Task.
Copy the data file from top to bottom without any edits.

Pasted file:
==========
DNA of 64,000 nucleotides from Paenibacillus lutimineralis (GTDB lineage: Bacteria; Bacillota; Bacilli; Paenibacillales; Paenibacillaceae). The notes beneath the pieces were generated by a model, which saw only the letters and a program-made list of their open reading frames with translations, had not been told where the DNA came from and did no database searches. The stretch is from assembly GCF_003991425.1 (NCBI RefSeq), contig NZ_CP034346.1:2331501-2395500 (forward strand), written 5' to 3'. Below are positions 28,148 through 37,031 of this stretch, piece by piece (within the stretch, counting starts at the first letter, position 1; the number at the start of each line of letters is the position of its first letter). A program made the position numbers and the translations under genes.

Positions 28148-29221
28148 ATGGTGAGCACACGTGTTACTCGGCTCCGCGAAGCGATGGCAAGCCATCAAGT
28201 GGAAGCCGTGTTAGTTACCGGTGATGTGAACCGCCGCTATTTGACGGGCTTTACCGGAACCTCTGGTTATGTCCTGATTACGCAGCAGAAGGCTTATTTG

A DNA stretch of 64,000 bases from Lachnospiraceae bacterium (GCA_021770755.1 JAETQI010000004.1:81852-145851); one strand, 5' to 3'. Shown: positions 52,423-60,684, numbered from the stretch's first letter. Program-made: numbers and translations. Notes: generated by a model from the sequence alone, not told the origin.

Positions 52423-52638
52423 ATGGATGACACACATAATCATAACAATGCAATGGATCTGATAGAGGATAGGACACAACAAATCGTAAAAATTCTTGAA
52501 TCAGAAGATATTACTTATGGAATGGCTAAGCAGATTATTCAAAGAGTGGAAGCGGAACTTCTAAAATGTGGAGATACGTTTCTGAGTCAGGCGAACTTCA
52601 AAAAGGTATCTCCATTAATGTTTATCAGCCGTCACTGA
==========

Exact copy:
DNA of 64,000 nucleotides from Paenibacillus lutimineralis (GTDB lineage: Bacteria; Bacillota; Bacilli; Paenibacillales; Paenibacillaceae). The notes beneath the pieces were generated by a model, which saw only the letters and a program-made list of their open reading frames with translations, had not been told where the DNA came from and did no database searches. The stretch is from assembly GCF_003991425.1 (NCBI RefSeq), contig NZ_CP034346.1:2331501-2395500 (forward strand), written 5' to 3'. Below are positions 28,148 through 37,031 of this stretch, piece by piece (within the stretch, counting starts at the first letter, position 1; the number at the start of each line of letters is the position of its first letter). A program made the position numbers and the translations under genes.

Positions 28148-29221
28148 ATGGTGAGCACACGTGTTACTCGGCTCCGCGAAGCGATGGCAAGCCATCAAGT
28201 GGAAGCCGTGTTAGTTACCGGTGATGTGAACCGCCGCTATTTGACGGGCTTTACCGGAACCTCTGGTTATGTCCTGATTACGCAGCAGAAGGCTTATTTG

A DNA stretch of 64,000 bases from Lachnospiraceae bacterium (GCA_021770755.1 JAETQI010000004.1:81852-145851); one strand, 5' to 3'. Shown: positions 52,423-60,684, numbered from the stretch's first letter. Program-made: numbers and translations. Notes: generated by a model from the sequence alone, not told the origin.

Positions 52423-52638
52423 ATGGATGACACACATAATCATAACAATGCAATGGATCTGATAGAGGATAGGACACAACAAATCGTAAAAATTCTTGAA
52501 TCAGAAGATATTACTTATGGAATGGCTAAGCAGATTATTCAAAGAGTGGAAGCGGAACTTCTAAAATGTGGAGATACGTTTCTGAGTCAGGCGAACTTCA
52601 AAAAGGTATCTCCATTAATGTTTATCAGCCGTCACTGA